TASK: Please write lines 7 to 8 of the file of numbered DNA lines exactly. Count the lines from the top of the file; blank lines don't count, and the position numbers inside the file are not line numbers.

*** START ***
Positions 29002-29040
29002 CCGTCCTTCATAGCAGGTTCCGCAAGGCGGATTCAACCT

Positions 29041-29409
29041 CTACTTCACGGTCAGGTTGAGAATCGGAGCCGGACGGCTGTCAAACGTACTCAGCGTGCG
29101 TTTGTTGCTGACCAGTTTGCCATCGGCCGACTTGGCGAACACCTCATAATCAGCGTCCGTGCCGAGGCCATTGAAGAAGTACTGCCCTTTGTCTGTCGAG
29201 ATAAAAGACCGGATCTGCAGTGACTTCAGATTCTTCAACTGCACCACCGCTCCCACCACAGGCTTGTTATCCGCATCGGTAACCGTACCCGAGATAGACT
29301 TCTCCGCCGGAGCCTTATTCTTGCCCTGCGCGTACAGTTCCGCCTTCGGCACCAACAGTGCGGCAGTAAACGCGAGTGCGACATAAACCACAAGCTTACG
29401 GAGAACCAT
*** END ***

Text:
29301 TCTCCGCCGGAGCCTTATTCTTGCCCTGCGCGTACAGTTCCGCCTTCGGCACCAACAGTGCGGCAGTAAACGCGAGTGCGACATAAACCACAAGCTTACG
29401 GAGAACCAT